A jihadist group has executed 41 fighters from Al-Qaeda's former Syria affiliate and allied factions in infighting between the extremists in Syria's Idlib province, a monitor said on Friday.
The Syrian Observatory for Human Rights said the Jund al-Aqsa group had captured the fighters and shot them to death in the town of Khan Sheikhun on Monday.
The deaths were only confirmed on Friday amid fierce fighting between the jihadist factions, said the Britain-based monitoring group.
Jund al-Aqsa has been locked in clashes with former Al-Qaeda affiliate Fateh al-Sham since Monday, after tensions erupted between them over influence in the rebel-held province of Idlib.
Fateh al-Sham is fighting alongside several allied groups in a coalition dubbed Tahrir al-Sham, and the clashes have spread beyond Idlib to neighbouring Hama province.
The Observatory said the clashes had killed 125 fighters from both sides, including the 41 executed by Jund al-Aqsa.
Jund al-Aqsa is reviled by most rebels in the region, and is designed a "terrorist group" by Washington.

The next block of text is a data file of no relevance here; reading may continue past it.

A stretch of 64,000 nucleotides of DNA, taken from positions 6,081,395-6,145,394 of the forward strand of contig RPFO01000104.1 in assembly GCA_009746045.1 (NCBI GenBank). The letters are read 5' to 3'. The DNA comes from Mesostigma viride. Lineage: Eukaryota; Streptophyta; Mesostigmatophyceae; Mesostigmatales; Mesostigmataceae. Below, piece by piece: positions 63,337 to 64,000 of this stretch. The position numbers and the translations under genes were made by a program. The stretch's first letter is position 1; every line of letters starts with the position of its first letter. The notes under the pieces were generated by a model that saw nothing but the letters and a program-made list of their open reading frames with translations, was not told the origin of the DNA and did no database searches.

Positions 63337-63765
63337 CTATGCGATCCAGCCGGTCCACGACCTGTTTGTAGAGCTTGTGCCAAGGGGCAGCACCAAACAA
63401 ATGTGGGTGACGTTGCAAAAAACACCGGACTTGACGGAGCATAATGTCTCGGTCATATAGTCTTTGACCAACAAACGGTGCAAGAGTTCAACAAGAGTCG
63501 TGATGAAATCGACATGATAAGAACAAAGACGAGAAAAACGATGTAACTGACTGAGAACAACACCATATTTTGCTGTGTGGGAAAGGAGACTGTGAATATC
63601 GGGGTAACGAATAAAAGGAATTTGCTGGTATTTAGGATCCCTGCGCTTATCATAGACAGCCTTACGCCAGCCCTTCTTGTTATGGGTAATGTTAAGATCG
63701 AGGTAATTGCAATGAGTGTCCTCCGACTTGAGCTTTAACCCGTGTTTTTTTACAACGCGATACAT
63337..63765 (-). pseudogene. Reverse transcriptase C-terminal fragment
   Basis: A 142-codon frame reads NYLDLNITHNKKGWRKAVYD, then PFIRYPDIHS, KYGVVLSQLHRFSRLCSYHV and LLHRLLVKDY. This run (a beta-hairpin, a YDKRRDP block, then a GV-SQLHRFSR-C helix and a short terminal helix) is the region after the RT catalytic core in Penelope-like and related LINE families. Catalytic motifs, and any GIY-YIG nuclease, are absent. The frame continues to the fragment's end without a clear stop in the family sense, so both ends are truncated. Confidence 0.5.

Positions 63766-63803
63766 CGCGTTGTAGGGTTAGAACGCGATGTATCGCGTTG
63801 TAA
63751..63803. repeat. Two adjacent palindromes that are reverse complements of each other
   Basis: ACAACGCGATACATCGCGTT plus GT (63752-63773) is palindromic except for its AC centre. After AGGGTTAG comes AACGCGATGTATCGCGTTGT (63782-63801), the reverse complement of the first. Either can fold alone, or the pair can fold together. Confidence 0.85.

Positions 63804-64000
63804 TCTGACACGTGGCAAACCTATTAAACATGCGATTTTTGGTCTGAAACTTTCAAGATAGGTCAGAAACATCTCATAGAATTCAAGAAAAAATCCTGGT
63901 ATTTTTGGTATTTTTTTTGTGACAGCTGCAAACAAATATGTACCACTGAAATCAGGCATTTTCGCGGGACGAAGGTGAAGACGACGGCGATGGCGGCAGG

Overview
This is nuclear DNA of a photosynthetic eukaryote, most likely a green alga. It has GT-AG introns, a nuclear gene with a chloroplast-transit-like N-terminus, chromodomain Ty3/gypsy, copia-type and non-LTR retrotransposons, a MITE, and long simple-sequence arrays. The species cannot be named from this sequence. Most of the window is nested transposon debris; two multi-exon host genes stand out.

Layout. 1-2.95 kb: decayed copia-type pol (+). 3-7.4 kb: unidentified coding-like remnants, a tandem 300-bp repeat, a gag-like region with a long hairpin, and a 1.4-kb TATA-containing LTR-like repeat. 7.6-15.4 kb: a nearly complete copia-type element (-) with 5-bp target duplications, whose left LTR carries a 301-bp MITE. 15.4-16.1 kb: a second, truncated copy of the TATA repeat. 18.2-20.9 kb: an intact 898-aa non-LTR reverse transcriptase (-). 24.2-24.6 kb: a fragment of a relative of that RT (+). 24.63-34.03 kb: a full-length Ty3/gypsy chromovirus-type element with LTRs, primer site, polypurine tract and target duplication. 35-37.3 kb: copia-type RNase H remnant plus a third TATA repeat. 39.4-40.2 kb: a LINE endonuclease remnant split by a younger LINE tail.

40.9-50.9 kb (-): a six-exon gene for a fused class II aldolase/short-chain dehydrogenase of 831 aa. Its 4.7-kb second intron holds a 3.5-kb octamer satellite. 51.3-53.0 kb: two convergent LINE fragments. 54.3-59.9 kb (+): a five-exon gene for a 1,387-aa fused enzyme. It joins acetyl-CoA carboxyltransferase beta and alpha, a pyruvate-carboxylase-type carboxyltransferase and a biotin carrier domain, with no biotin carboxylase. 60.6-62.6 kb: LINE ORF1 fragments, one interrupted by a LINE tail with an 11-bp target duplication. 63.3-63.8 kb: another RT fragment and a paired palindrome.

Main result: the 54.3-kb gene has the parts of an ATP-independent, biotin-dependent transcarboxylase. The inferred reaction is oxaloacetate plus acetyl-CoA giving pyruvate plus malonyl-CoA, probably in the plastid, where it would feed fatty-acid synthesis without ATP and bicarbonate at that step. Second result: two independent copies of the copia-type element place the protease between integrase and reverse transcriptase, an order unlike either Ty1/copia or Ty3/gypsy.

Despite that, in October Fateh al-Sham announced it had taken Jund al-Aqsa under its wing, although clashes between the two groups erupted shortly afterwards.
In January, Fateh al-Sham also battled other rebel groups in Idlib during 10 days of clashes that killed dozens of fighters.
The fighting reflects the increasingly strained relations between different factions in Idlib province that once fought alongside each other against President Bashar al-Assad's forces.
Idlib province is held almost entirely by opposition factions, and was captured by an alliance of fighters dubbed the Army of Conquest, led by Fateh al-Sham.
More than 310,000 people have been killed in Syria since the conflict began in March 2011 with anti-government protests.
The war has become a complex multi-front conflict, drawing in jihadist groups and international armies.